Rejuvenated mare Luvaluva will be given a Group One opportunity across the Tasman after landing back-to-back stakes wins with a classy performance in the January Cup.
In a race that did not go to plan, Luvaluva was flushed out into a three-wide position when the speed slowed but rather than panic, jockey Koby Jennings used it as a chance to creep closer to the leaders.
He kept the $2.10 favourite under a hold, waiting until Luvaluva balanced up in the straight before giving her rein and she quickly put Saturday’s 2000-metre race in the bag.
She scored by three quarters of a length over pacesetter Taikomochi ($5), who edged out Mr Garcia ($11) by a half-head.
A triple Group winner as a filly, Luvaluva broke a 20-month drought when she claimed the Summer Cup on Boxing Day.
After overcoming a muddling tempo to add Saturday’s Listed feature, trainer John Sargent is adamant the mare has regained her confidence.
“We didn’t get the suck into the race and had to go a bit earlier but I thought that might happen the way tactics were in the race because it was so slow early,” Sargent said.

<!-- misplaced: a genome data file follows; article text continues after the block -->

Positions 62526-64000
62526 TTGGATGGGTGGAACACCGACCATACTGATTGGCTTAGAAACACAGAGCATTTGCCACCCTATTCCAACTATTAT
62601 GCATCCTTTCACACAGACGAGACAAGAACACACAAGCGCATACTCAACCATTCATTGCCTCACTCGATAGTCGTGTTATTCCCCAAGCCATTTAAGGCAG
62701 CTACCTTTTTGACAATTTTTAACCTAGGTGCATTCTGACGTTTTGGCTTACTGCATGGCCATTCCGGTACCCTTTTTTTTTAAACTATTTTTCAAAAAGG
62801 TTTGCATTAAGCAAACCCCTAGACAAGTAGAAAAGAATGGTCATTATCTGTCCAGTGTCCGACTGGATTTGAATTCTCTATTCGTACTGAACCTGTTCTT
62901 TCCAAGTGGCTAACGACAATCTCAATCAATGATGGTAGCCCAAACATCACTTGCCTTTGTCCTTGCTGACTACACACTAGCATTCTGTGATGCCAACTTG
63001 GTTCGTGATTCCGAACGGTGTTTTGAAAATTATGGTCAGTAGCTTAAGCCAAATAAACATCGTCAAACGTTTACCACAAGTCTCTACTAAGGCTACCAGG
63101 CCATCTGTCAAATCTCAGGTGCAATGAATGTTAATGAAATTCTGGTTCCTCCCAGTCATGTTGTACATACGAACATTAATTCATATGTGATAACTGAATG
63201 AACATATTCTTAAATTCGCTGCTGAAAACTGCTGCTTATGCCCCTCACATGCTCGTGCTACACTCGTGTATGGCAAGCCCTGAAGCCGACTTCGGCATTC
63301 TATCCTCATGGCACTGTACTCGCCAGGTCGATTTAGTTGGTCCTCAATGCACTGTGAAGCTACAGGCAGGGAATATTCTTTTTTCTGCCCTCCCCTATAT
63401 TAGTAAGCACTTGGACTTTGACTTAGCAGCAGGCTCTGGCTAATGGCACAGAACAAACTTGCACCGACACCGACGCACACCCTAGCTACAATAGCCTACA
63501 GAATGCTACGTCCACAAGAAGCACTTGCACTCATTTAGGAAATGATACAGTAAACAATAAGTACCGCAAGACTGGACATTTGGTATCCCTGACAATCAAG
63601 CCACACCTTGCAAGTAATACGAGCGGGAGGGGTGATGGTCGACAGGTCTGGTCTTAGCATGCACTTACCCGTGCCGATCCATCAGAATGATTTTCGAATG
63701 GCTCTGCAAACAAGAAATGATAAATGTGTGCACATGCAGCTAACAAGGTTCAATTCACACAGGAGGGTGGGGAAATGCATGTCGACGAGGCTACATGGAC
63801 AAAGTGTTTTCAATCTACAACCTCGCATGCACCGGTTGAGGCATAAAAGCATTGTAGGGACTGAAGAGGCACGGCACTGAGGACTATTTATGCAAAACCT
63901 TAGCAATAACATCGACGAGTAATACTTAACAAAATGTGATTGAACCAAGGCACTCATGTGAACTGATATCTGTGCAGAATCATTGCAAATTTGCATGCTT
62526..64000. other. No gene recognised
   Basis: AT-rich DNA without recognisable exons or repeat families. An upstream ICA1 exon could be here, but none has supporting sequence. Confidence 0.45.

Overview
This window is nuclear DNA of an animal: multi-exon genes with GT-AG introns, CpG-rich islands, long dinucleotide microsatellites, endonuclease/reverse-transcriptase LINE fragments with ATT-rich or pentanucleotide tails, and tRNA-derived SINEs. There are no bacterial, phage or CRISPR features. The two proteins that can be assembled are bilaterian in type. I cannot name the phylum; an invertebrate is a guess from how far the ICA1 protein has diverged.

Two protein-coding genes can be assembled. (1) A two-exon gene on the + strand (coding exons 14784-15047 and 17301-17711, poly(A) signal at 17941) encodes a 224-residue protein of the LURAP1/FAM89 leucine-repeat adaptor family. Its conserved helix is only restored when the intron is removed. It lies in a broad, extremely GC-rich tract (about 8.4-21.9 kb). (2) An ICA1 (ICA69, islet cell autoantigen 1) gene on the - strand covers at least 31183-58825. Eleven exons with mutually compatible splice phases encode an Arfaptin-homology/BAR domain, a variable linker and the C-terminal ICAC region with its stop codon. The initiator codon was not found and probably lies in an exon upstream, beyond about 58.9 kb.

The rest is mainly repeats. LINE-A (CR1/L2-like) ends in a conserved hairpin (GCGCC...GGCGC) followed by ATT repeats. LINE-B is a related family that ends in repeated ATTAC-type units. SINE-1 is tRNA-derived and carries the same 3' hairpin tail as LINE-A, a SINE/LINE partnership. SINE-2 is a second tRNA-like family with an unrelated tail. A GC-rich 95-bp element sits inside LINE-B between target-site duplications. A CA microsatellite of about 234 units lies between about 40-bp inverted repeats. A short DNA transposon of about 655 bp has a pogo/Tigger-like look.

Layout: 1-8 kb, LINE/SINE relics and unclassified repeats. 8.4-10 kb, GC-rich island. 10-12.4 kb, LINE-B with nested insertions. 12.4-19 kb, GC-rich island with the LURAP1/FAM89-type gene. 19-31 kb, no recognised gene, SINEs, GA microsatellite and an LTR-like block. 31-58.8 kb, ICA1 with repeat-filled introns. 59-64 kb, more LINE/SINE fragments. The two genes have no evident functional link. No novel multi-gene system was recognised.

“She is now in form and she’s got a bit of confidence.
“We thought if she went well today we might try to get a Group One in New Zealand.”
The race Sargent has in mind is the weight-for-age Herbie Dyke Stakes (2000m) at Te Rapa on February 8.
“She will drop two kilos and the 2000 metres will be ideal,” he said.
“This will probably do her good against this type of company and she can have one more run then have a break and hopefully in the spring she will be back to her normal self.”
Luvaluva’s return to form has coincided with the booking of Jennings, who Sargent sought out in the belief he would suit the mare.
It has proven to be a winning partnership and one Jennings hopes to maintain in New Zealand.
“I put him on and people asked me why, but I just thought he reminds me a lot of Blake Shinn who had good success on this horse,” Sargent said.
“He’s tall, he’s got good hands and he’s a very relaxed type of person.”
Jennings admitted it wasn’t ideal having to pop out early on Luvaluva but the mare had a class edge on her rivals.
“When I got lobbed out three deep, it was a train-wreck for a couple of strides,”Jennings said.
“But then she tracked forward and I was always confident.
“I just had to give her a couple of smacks to keep her going and get past the other horse (Taikomochi) but after that she cruised home.”